I agree to Idea Blended learning combines the best of f2f and online learning I disagree to Idea Blended learning combines the best of f2f and online learning



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Blended learning combines the best of f2f and online learning

The blended learning model combines the best of f2f and online learning, and will rise in popularity in the next 3-5 years.


Submitted by 1 year ago

Comments (8)

  1. Please explain the blended model (f2f part) when you are working in a global scale MOOC. Is it the Dr. Chuck (Chuck Severance) way of visiting Starbucks all over the world and giving walk-inn f2f sessions there? Or is it something else...

    1 year ago
  2. If we turned this around and said blended learning combines the worst of F2F & online learning would your answer be different?

    1 year ago
  3. I submit that we are quickly moving toward an environment where ALL f2f instruction could be defined as blended learning. There will eventually not be a distinction between f2f, blended, and online only. We will simply have blended and online offerings.

    1 year ago

    1 year ago
  5. I cannot agree because it is a bold statement without substantiation. Why this expectation? Why this timescale? Perhaps it could be true when the MOOC hype continues and people will find out that blended is a better option?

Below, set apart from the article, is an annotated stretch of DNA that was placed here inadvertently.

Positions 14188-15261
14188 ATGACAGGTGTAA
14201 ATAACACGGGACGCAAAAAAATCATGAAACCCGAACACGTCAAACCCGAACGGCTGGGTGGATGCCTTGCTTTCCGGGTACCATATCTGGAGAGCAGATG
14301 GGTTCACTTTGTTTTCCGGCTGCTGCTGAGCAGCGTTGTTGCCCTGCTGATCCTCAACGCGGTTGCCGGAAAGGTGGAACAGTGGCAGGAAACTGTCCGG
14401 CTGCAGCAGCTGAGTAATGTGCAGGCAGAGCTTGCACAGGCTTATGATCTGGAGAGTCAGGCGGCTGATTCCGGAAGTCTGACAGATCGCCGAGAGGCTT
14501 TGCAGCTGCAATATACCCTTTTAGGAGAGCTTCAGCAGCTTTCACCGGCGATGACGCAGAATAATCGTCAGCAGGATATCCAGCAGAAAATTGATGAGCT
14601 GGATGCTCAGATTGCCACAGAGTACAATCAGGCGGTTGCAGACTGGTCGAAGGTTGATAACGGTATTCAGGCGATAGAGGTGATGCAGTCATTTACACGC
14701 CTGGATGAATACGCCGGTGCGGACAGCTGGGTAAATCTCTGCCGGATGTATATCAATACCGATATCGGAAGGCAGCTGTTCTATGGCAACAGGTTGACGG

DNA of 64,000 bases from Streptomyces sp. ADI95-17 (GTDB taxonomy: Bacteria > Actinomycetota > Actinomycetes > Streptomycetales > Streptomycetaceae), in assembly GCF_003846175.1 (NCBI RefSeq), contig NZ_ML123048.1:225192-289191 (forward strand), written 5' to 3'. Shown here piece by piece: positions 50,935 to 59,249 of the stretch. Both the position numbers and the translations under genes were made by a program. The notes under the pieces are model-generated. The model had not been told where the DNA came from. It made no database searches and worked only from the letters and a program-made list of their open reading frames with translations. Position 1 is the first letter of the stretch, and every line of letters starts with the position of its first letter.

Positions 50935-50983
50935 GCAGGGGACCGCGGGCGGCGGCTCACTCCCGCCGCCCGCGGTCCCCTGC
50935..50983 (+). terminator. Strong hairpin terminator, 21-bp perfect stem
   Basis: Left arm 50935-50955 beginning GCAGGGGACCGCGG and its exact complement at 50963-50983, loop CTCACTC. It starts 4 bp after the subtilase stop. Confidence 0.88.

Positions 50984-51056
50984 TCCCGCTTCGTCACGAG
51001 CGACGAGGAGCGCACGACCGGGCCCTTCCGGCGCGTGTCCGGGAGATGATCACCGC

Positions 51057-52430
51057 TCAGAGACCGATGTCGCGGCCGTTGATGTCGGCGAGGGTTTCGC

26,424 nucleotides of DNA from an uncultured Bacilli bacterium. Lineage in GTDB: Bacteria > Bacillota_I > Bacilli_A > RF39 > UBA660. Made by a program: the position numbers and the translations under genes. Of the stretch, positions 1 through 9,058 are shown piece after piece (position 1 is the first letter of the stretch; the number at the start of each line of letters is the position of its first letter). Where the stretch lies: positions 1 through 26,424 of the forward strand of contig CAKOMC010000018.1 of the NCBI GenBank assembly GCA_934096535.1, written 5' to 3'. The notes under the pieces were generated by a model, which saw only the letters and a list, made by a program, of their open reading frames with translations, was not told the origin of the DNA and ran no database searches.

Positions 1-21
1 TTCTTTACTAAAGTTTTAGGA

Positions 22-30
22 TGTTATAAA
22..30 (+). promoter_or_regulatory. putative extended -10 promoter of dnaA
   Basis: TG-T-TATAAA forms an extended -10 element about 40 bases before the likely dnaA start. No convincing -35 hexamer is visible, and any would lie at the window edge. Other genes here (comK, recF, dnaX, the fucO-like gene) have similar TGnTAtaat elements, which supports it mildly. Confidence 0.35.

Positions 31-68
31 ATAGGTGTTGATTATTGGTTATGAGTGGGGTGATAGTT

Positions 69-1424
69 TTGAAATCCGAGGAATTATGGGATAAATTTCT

1 year ago
  6. Blended learning has been around for a long time. Why is there suddenly a lot of talk about it, now that MOOCs are here? Is it because MOOCs are meant to help replace parts of the online aspect of the blending (e.g. using the San Jose State model where on-campus faculty use lectures from a MOOC to support their courses?). Because let me tell you, online lectures are not the only or main aspect of blending... and the best aspects of blending I have experienced have nothing to do with MOOCs.

    1 year ago
  7. "Blended" in this context seems ambiguous. In many cases it infers some class sessions occur F2F and some online (e.g. two long weekend in residence and the rest at home online). The primary alternate inference is akin to "flipping the classroom" - giving material online (e.g. by video lecture) prior to the class meeting time and reserving the weekly/daily F2F classroom time for interactive collaborations. Consequently, it's difficult for me to answer this item.

    1 year ago
  8. Moderator

    I disagreed, but I think there is a great deal of nuance to the actual answer. Blended allows an opportunity for the faculty member to provide a number of different ways to experience the same material and provide the student some flexibility to choose which might work best for them. But at the end, blended doesn't inherently combine the best of the other two modes. It just allows them to be combined. You can still combine the worst parts of online and face-to-face and call it blended.

    1 year ago

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  1. The idea was posted
    1 year ago